Gavin Williamson said teaching unions ‘really hate work’ in message to Matt Hancock, WhatsApp leaks reveal

Former education secretary Gavin Williamson said teachers “really do just hate work” in a message to Matt Hancock, according to the latest leaked messages.

Mr Hancock, then health secretary, was also involved in a bitter behind-the-scenes clash with Sir Gavin over moves to keep schools open during the Covid pandemic.

Mr Hancock messaged Sir Gavin to congratulate him on a decision to delay A-level exams for a few weeks, according to messages published by The Daily Telegraph

“Cracking announcement today. What a bunch of absolute arses the teaching unions are,” he wrote.

Sir Gavin responded: “I know they really really do just hate work.”

Discussing schools buying PPE, Mr Williamson texted: “Some will just want to say they can’t so they have an excuse to avoid having to teach, what joys!!!”

Following their publication by The Telegraph, the former education secretary tweeted that his comments had been “about some unions and not teachers”.

He added: “I have the utmost respect for teachers who work tirelessly to support students.”

The tranche of more than 100,000 WhatsApp messages was leaked by the journalist Isabel Oakeshott, who was given the material by Mr Hancock when they were working together on a book about his time in government during the pandemic.

The paper highlighted an exchange between Mr Hancock and one of his aides from December 2020 after Sir Gavin persuaded Boris Johnson that schools in England should reopen as planned at the start of the January term.

The latest messages feature an exchange between Mr Hancock and Emma Dean, a special adviser, during a Zoom meeting in which Sir Gavin convinced the prime minister the January reopening should go ahead despite concerns about the second Covid wave then gripping the country.

Ms Dean said the education secretary was “freaking out”, adding: “You can tell he isn’t being wholly rationale. Just by his body language.”

Mr Hancock replied: “I’m having to turn the volume down.”

At the end of the meeting, Mr Hancock said: “I want to find a way, Gavin having won the day, of actually preventing a policy car crash when the kids spread the disease in January. And for that we must now fight a rear-guard action.”

Matt Hancock suggested he needed to fight a ‘rear-guard action’ in policy fight with Gavin Williamson (Getty Images)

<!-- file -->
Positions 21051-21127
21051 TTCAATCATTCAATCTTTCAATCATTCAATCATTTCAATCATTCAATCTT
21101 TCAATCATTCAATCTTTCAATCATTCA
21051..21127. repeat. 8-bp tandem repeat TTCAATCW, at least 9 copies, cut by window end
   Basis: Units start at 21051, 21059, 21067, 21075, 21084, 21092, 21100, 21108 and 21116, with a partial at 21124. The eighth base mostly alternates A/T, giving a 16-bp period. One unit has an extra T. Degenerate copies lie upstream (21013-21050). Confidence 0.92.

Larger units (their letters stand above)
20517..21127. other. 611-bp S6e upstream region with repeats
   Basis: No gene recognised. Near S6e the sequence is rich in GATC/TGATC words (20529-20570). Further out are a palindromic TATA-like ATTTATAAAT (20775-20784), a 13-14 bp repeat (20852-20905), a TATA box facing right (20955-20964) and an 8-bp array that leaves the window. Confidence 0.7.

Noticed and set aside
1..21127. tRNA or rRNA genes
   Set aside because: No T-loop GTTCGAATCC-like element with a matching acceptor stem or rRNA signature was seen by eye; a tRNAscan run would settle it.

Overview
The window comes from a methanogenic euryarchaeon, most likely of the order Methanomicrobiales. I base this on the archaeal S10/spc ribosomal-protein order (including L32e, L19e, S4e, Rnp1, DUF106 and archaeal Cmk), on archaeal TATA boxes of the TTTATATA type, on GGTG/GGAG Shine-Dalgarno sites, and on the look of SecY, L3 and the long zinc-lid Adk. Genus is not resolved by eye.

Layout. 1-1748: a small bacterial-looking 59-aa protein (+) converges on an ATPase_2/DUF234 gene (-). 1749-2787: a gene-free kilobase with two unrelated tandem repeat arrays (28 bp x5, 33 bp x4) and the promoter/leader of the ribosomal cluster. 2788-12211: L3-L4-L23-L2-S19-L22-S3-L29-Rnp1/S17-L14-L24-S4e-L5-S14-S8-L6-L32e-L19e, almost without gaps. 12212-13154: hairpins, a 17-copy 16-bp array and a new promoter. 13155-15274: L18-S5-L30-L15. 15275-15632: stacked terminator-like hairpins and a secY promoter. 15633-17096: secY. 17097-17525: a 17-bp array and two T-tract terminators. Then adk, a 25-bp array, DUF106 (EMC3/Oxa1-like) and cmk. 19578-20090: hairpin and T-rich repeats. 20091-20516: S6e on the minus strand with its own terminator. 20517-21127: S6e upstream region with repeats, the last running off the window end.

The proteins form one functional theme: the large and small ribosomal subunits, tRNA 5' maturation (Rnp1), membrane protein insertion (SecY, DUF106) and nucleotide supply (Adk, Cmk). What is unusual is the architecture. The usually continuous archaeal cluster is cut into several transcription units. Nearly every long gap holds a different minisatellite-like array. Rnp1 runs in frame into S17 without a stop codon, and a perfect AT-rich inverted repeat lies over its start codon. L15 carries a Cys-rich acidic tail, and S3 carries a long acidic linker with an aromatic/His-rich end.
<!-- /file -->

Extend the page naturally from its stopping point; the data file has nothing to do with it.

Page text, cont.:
Matt Hancock suggested he needed to fight a ‘rear-guard action’ in policy fight with Gavin Williamson (Getty Images)

The Telegraph said the messages show he then contacted Dan Rosenfield, Mr Johnson’s chief of staff, to begin his attempt to have schools closed before children returned, providing him with his private email address.

In the event, on January 4, after many younger children had returned to classes for a single day, Mr Johnson announced schools would close and exams would be cancelled amid a national lockdown. They did not reopen until March 8.

In an article for The Telegraph, Sir Gavin said that he had considered quitting over the decision as he was so unhappy.

“Looking back now, I wonder whether I should have resigned at that point. I certainly thought long and deeply over whether I should have gone then. I just felt so personally upset about it,” he wrote.

Geoff Barton, general secretary of the Association of School and College Leaders (ASCL) union, said Mr Williamson’s comments were “snide” and “contemptible”.

The union leader said he hoped the “brightest and best” young people might want to become politicians, but “that is less likely this morning because of that sneering denigration of the teaching profession”.

Sir Gavin Williamson has come under fire over messages (PA Archive)
Sir Gavin Williamson has come under fire over messages (PA Archive)

Labour’s shadow education secretary Bridget Phillipson has said the WhatsApp exchanges between Mr Williamson and Mr Hancock were a “kick in the teeth’” for teachers.

“They add insult to injury at a time when fewer people are joining the profession, and when teachers are leaving classrooms in their droves,” she said.

Tory schools minister Nick Gibb defended Mr Williamson, telling LBC people said things “in the heat of the moment” on WhatsApp that “they don’t really believe”.

“I think [Mr Williamson] was talking about the union, but I don’t think he believes that either. Gavin’s own wife is a primary school teacher. I’ve worked with Gavin for two years. I know he holds teachers in the highest regard,” said the minister.

No 10 has said it does not agree with any suggestion that teachers were trying to find an “excuse” not to work during Covid. The PM’s official spokesman said that Rishi Sunak “hugely values our hard-working teachers who did so much during the pandemic to help minimise disruption to children’s education”.

Earlier, Ms Oakeshott confirmed that she had broken an non-disclosure agreement with Mr Hancock – although she argued that her action was overwhelmingly in the “public interest”.

She acknowledged however that he was not happy at what she had done. “I received a somewhat menacing message from him at 1.20 in the morning,” she told TalkTV’s Piers Morgan Uncensored.

Mr Hancock, who accused her of “massive betrayal” denied sending a menacing message. “When I then saw what she’d done, I messaged to say it was ‘a big mistake’. Nothing more.”